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Pauline Whitby

Also Known As: 
Pauline Ashwell
Paul Ash
Paul Ashwell
Birth Date: 
1928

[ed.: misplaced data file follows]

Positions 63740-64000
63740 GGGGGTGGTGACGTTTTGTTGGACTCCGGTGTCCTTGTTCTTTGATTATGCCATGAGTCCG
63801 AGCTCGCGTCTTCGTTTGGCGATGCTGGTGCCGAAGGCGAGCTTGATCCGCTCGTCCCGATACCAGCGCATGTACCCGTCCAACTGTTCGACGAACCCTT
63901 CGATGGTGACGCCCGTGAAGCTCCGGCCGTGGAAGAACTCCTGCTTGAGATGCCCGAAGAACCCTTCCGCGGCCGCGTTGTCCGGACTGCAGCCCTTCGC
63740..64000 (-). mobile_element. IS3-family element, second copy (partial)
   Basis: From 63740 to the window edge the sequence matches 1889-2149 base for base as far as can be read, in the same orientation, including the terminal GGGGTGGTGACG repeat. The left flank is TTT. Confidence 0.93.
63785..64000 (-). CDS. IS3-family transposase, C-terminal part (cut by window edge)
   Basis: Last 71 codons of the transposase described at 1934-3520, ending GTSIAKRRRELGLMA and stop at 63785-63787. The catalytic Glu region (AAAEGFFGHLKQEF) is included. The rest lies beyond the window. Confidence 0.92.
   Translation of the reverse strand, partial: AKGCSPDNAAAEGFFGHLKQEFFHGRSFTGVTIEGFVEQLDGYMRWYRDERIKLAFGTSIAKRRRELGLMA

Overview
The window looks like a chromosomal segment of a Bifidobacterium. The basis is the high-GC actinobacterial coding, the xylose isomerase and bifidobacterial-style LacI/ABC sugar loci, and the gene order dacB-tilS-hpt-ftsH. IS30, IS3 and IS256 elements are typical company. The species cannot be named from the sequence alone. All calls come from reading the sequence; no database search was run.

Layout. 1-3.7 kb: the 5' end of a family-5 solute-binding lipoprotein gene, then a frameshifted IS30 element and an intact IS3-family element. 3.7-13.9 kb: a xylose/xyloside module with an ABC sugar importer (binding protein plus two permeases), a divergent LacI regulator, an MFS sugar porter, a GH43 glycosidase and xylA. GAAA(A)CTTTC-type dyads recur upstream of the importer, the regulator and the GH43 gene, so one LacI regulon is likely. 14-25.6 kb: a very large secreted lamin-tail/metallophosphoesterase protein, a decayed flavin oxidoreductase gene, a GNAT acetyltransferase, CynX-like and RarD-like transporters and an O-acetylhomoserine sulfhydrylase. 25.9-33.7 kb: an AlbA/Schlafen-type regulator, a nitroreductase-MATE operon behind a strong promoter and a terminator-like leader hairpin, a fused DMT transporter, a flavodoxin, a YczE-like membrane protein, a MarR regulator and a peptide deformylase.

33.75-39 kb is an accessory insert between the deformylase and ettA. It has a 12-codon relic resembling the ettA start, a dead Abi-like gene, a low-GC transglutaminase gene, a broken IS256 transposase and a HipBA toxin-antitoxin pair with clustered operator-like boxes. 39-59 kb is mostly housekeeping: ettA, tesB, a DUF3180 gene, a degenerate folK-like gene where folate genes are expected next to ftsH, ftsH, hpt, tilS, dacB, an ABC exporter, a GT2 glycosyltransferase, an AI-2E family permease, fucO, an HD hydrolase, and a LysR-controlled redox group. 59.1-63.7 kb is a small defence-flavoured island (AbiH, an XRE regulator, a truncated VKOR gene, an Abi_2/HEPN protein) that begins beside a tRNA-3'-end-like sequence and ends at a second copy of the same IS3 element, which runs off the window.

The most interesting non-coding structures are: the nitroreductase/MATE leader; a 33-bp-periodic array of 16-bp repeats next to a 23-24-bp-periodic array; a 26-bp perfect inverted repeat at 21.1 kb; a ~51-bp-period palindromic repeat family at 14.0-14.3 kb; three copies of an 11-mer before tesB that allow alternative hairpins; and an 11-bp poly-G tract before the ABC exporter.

Pauline Ashwell is the best known pseudonym of British science fiction author Pauline Whitby (born 1928). She has also written under the names Paul Ashwell and Paul Ash. Ashwell published her first story, "Invasion from Venus", when she was only 14 years old. It appeared in the July 1942 issue of an obscure British science fiction magazine, Yankee Science Fiction, under the name Paul Ashwell. She was discovered by science fiction editor John W. Campbell, who published her "debut" story, "Unwillingly to School", under the name Pauline Ashwell in the January 1958 issue of Astounding Science Fiction. She was nominated for the Hugo Awards for Best New Author and Best Novelette. The year 1958 was the first time she and other female nominees contended for Hugo Awards. That year, Campbell also published her story "Big Sword" in the October 1958 of Astounding under the name Paul Ash. Her third story for Campbell was "The Lost Kafoozalum", again under the name Pauline Ashwell, published in the October 1960 issue of Analog Science Fact & Fiction (the new name of Astounding). This story was nominated for the Hugo Award for Best Short Story. Though she lost to Poul Anderson's "The Longest Voyage", Richard A. Lupoff included her story in his series What If? Stories That Should Have Won The Hugo as one of three stories by women who debuted in the 1950s that he thought should have won those awards. Her 1966 story, "The Wings of a Bat" under the name Paul Ash, appeared as a nominee on the first ballot of the Nebula Award for Best Novelette. Other than "Rats in the Moon" in the November 1982 issue of Analog, she published nothing between 1966 and 1988. In 1988, she published a burst of stories in Analog: "Interference" (as Paul Ash, March), "Thingummy Hall" (June), "Fatal Statistics" (July), "Make Your Own Universe" (Mid-December), and "Shortage in Time" (December). More stories followed during the next two decades. Her story "Man Opening a Door", published in the June 1991 issue of Analog under the name Paul Ash, was on the final ballot as a nominee for the Nebula Award for Best Novella. Her novel "The Man Who Stayed Behind" appeared in the July 1993 issue of Analog, also under the name Paul Ash, but was never published in book form. Tor Books published her only two books: Unwillingly to Earth (1993), a collection of four longer stories, and the novel Project FarCry (1995). Ashwell also published love stories under a variety of pseudonyms.